The Modern Slavery Act 2015 (“the Act”) came into force on 29 October 2015.
The Act requires commercial organisations with a turnover of £36 million with a “demonstrable business presence” in the UK which supply goods or services to make an annual public statement as to the actions taken to detect and deal with forced labour and trafficking any where within their supply chains.
The statement must be published (prominently linked via the home page on the organisation’s website) for each financial year setting out the steps taken to ensure compliance. The statement is designed to be read by the public and accordingly should be in succinct, user friendly language.
The statement is required to be signed off at Board level by a director (for a company), a designated member (for an LLP) or a Partner (in a partnership).
Globalisation and complexity in supply chains mean the Act extends (directly or indirectly) to many organisations.
The Act applies to any “body corporate (wherever incorporated) which carries on a business, or part of a business, in any part of the United Kingdom”. The Act is not prescriptive as to the scope of “carrying on business”. The Government has indicated a “common sense” approach should be applied as to whether a business has a “demonstrable business presence”.
The Act will apply to any subsidiary within a group which meets all the relevant criteria for producing a statement. If a global group is also required under the legislation to produce a statement then they may put forward a single statement for all relevant entities in the group which might be affected. In those circumstances the single statement must contain all issues relevant to each subsidiary.
The system is self-regulatory. There are no financial penalties for failing to comply. The Government can enforce compliance through the Courts but reputational damage to a company failing to comply or returning a statement which discloses no action has been taken will be a commercial deterrent.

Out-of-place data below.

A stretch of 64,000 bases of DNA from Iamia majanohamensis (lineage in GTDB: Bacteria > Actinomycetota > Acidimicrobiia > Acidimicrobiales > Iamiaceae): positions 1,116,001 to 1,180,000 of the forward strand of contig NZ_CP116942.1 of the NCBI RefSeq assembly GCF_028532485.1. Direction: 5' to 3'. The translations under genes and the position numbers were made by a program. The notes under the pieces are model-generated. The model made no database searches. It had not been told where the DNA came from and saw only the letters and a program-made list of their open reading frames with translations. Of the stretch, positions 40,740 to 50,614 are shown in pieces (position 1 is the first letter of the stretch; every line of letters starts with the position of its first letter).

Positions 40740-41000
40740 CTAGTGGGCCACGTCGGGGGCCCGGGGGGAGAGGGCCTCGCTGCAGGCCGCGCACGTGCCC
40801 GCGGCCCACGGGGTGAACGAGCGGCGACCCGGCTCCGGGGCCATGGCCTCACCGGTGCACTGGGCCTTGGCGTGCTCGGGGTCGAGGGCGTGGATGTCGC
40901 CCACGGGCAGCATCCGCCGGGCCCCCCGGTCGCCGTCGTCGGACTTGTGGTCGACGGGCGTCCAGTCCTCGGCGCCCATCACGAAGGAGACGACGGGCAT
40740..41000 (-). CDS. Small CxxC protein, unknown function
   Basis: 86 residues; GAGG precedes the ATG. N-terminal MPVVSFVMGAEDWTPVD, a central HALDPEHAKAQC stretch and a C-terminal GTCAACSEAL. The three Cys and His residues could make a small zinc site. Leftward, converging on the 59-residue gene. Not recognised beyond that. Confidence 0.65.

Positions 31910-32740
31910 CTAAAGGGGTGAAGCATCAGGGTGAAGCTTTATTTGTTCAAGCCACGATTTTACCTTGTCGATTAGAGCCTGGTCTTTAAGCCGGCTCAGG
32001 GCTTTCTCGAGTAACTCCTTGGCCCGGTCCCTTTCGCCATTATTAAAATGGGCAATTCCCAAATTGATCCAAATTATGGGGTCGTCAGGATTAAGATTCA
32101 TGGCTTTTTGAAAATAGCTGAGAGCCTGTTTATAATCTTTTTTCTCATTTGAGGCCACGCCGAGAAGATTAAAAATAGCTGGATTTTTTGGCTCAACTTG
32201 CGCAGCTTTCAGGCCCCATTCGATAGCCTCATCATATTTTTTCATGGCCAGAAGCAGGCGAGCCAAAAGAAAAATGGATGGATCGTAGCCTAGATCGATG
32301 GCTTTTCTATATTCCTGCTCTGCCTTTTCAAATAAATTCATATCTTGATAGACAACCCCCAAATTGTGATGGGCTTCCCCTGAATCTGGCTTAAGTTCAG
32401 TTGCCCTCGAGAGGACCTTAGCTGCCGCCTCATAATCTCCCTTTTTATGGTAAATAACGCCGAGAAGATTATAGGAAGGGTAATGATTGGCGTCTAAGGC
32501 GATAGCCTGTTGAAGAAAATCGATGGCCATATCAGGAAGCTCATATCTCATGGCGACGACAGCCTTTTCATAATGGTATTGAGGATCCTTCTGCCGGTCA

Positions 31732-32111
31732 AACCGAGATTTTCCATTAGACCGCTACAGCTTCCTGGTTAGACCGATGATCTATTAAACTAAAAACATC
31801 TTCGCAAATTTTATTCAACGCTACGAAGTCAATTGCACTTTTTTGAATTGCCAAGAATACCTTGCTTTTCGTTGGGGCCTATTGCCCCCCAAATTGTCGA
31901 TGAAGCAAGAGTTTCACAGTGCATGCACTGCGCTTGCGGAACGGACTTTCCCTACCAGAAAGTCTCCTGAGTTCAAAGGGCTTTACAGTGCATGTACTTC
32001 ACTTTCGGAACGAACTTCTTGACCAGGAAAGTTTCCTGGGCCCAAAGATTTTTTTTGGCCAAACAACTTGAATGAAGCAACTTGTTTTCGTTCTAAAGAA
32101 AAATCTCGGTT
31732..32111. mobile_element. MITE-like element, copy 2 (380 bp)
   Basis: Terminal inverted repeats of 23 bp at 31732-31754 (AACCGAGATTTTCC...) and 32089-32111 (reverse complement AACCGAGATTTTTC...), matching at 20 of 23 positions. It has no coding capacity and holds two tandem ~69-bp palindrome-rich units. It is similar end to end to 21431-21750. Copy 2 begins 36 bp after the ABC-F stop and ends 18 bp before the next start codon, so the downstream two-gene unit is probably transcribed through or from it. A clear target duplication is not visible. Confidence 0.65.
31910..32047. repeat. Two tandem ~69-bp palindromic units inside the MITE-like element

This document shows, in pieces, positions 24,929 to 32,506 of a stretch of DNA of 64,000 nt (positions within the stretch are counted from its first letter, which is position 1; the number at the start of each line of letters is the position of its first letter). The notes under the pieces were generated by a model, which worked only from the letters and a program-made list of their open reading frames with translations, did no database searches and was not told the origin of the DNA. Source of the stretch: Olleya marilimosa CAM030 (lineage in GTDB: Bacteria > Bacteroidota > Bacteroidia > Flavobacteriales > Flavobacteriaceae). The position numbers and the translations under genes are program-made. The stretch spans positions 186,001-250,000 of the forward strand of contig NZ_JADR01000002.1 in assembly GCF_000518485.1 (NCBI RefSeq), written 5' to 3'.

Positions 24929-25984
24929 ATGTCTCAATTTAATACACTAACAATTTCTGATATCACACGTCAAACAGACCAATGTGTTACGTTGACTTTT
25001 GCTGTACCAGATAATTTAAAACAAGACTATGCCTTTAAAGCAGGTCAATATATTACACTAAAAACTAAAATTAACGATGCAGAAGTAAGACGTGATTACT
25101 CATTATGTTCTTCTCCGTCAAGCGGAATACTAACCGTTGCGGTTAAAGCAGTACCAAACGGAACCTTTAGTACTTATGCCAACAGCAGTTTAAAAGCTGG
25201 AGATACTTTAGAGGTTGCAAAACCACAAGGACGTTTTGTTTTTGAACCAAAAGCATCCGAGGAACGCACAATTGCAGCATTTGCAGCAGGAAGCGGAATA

By virtue of section 11 of the Act there is specific provision for forfeiture of vehicles (and other modes of transport) used or intended to be used in connection with trafficking which will impact on the logistics sector. Forfeiture arises where the person convicted is the owner or a director, secretary or manager of the company owning the vehicle, or the owner (or director, secretary of manager) of the company in possession of the vehicle under a hire purchase agreement. It will also arise where the person convicted is the driver of the vehicle.
Businesses with a financial year end of March 2016 will be the first required to comply. For businesses with a financial year end from 31 March 2016 onwards the first transparency statement will be due within 6 months of the current financial year end.
Steps should be taken now to carry out due diligence, risk assess organisational structures and investigate supply chains to identify risks of forced labour and trafficking. It is necessary to make clear what steps are being taken to deal with risks identified.
Companies not caught directly by the Act will come under pressure to provide evidence of anti-slavery and anti-trafficking measures from UK purchasers who are required to comply with the legislation. That was fully intended by the Government. By selecting companies with turnover’s in excess of £36 million the intention was to target companies with large supply chains and networks which would consequently influence and indirectly materially change how the wider business community within each sector engages with this issue.
Thomson Snell & Passmore can assist in ensuring compliance for businesses required to comply directly or indirectly with the Act by advising on areas of risk in the supply chain, training staff, assisting with supply chain investigations and due diligence, working with you to prepare the annual statement and advising on best practice. Our Transport & Logistics sector team have extensive contentious and non-contentious experience advising clients across the sector in relation to ensuring compliance and mitigating risk through commercial contracts and standard terms of business throughout the supply chain.